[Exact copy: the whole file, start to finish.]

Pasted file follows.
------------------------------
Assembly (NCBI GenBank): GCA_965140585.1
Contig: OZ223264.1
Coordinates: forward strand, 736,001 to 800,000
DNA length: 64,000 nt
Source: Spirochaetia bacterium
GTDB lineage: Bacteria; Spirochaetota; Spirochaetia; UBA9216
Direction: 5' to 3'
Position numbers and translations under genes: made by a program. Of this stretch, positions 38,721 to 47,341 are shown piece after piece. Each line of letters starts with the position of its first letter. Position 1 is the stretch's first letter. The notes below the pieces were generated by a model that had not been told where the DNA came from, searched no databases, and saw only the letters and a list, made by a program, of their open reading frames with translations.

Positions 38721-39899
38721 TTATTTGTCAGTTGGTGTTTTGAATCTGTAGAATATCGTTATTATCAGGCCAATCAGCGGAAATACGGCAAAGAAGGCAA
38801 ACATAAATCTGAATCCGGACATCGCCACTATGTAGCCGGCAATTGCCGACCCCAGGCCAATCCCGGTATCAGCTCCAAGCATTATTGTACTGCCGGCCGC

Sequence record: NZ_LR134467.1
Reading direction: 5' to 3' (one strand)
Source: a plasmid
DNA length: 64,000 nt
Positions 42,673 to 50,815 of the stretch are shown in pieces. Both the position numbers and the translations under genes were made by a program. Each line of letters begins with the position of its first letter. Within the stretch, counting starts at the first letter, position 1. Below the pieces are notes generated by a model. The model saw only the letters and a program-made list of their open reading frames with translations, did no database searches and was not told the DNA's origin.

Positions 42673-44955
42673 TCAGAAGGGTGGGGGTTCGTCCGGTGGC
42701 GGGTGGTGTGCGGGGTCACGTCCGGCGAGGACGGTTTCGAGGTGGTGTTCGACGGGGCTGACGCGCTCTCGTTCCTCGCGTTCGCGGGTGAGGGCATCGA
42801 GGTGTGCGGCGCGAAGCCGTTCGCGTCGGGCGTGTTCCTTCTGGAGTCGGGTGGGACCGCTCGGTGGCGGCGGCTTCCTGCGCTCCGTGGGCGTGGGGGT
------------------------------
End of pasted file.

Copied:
Assembly (NCBI GenBank): GCA_965140585.1
Contig: OZ223264.1
Coordinates: forward strand, 736,001 to 800,000
DNA length: 64,000 nt
Source: Spirochaetia bacterium
GTDB lineage: Bacteria; Spirochaetota; Spirochaetia; UBA9216
Direction: 5' to 3'
Position numbers and translations under genes: made by a program. Of this stretch, positions 38,721 to 47,341 are shown piece after piece. Each line of letters starts with the position of its first letter. Position 1 is the stretch's first letter. The notes below the pieces were generated by a model that had not been told where the DNA came from, searched no databases, and saw only the letters and a list, made by a program, of their open reading frames with translations.

Positions 38721-39899
38721 TTATTTGTCAGTTGGTGTTTTGAATCTGTAGAATATCGTTATTATCAGGCCAATCAGCGGAAATACGGCAAAGAAGGCAA
38801 ACATAAATCTGAATCCGGACATCGCCACTATGTAGCCGGCAATTGCCGACCCCAGGCCAATCCCGGTATCAGCTCCAAGCATTATTGTACTGCCGGCCGC

Sequence record: NZ_LR134467.1
Reading direction: 5' to 3' (one strand)
Source: a plasmid
DNA length: 64,000 nt
Positions 42,673 to 50,815 of the stretch are shown in pieces. Both the position numbers and the translations under genes were made by a program. Each line of letters begins with the position of its first letter. Within the stretch, counting starts at the first letter, position 1. Below the pieces are notes generated by a model. The model saw only the letters and a program-made list of their open reading frames with translations, did no database searches and was not told the DNA's origin.

Positions 42673-44955
42673 TCAGAAGGGTGGGGGTTCGTCCGGTGGC
42701 GGGTGGTGTGCGGGGTCACGTCCGGCGAGGACGGTTTCGAGGTGGTGTTCGACGGGGCTGACGCGCTCTCGTTCCTCGCGTTCGCGGGTGAGGGCATCGA
42801 GGTGTGCGGCGCGAAGCCGTTCGCGTCGGGCGTGTTCCTTCTGGAGTCGGGTGGGACCGCTCGGTGGCGGCGGCTTCCTGCGCTCCGTGGGCGTGGGGGT